Our findings reveal an axis of trait variability among desiccation-sensitive seeds that is orthogonal to size. These traits might be important in surviving pre-germination environmental conditions, independent of the advantages and/or disadvantages that size has been shown to confer on seed survival and seedling establishment. The implication of this finding is that seed size alone may not account for pre-germination viability in desiccation-sensitive seeds and may be inadequate to predict long-term persistence of these species if climate changes occur on the scale predicted.

    4. Pollination mode predicts phenological response to climate change in terrestrial orchids: a case study from central Europe (pages 1141–1152)

      Attila Molnár V, Jácint Tökölyi, Zsolt Végvári, Gábor Sramkó, József Sulyok and Zoltán Barta

      Article first published online: 26 JUL 2012 | DOI: 10.1111/j.1365-2745.2012.02003.x

      Thumbnail image of graphical abstract

      Our investigation demonstrates that the majority of Hungarian orchids have shifted their yearly mean flowering to earlier dates during the past 50 years. Certain life-history traits, but not phylogenetic relatedness were found to be important in predicting climatic responsiveness in European terrestrial orchids.

  5. Determinants of plant community diversity and structure

    1. Top of page
    2. Forum
    3. Plant-soil (below-ground) interactions
    4. Plant-herbivore interactions
    5. Plant-climate interactions
    6. Determinants of plant community diversity and structure
    7. Invasion ecology
    8. Plant population and community dynamics
    9. Biological Flora of the British Isles
    1. Leaf traits and litter flammability: evidence for non-additive mixture effects in a temperate forest (pages 1153–1163)

      Rita M. Q. de Magalhães and Dylan W. Schwilk

      Article first published online: 29 MAY 2012 | DOI: 10.1111/j.1365-2745.2012.01987.x

      Thumbnail image of graphical abstract

      We have demonstrated positive non-additive effects in mixtures of leaf litter. The most flammable constituent species of a mixture has disproportionate effects on the fire environment faced by the entire community. This could potentially influence community assembly and alter the selective environment faced by co-occuring species.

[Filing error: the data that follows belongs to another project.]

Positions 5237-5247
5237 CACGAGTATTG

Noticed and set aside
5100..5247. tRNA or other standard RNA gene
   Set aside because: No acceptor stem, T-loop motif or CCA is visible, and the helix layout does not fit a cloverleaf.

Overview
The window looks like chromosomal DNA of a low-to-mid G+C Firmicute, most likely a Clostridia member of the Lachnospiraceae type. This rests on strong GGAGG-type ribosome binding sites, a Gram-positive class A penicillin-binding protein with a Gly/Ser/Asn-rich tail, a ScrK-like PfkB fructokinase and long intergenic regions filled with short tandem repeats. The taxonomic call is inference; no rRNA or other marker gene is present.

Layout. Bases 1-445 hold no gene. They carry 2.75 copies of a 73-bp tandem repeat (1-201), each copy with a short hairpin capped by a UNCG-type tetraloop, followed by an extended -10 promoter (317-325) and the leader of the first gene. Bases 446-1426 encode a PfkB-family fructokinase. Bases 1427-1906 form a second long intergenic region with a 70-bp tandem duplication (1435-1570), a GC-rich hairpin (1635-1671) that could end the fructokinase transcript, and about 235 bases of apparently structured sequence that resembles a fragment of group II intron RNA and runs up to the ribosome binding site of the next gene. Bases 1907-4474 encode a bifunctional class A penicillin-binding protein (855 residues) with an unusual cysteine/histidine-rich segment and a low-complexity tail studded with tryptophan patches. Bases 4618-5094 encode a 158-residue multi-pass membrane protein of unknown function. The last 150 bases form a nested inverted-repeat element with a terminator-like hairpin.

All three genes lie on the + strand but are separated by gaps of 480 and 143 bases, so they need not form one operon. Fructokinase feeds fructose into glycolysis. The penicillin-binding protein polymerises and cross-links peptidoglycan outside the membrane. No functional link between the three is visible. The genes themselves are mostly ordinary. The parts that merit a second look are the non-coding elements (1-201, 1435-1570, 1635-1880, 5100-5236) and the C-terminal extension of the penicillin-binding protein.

2. Landscape context and management regime structure plant diversity in grassland communities (pages 1164–1173)

      Reto Schmucki, Josefin Reimark, Regina Lindborg and Sara A. O. Cousins

      Article first published online: 17 MAY 2012 | DOI: 10.1111/j.1365-2745.2012.01988.x

      Thumbnail image of graphical abstract

      This study shows evidence that plant diversity is structured through the interplay between local and landscape processes. Although local conditions constrain species distribution through environmental filtering, plant diversity is not independent from species composition in adjacent habitats. We emphasize the need to account for composition and management of the surrounding landscape matrix to understand the mechanisms that structure and maintain diversity in complex landscapes.

    3. Resource-based habitat associations in a neotropical liana community (pages 1174–1182)

      James W. Dalling, Stefan A. Schnitzer, Claire Baldeck, Kyle E. Harms, Robert John, Scott A. Mangan, Elena Lobo, Joseph B. Yavitt and Stephen P. Hubbell

      Article first published online: 6 JUN 2012 | DOI: 10.1111/j.1365-2745.2012.01989.x

      Thumbnail image of graphical abstract

      The habitat preferences of liana species in central Panama were compared to tree species with similar abundances. Relative to trees, few lianas showed associations with either topography or soil chemistry. However, most liana species were more abundant than expected in areas of low canopy height suggesting forest disturbance is a driver of observed increases in liana abundance in neotropical forest.

    4. Trait evolution and the coexistence of a species swarm in the tropical forest understorey (pages 1183–1193)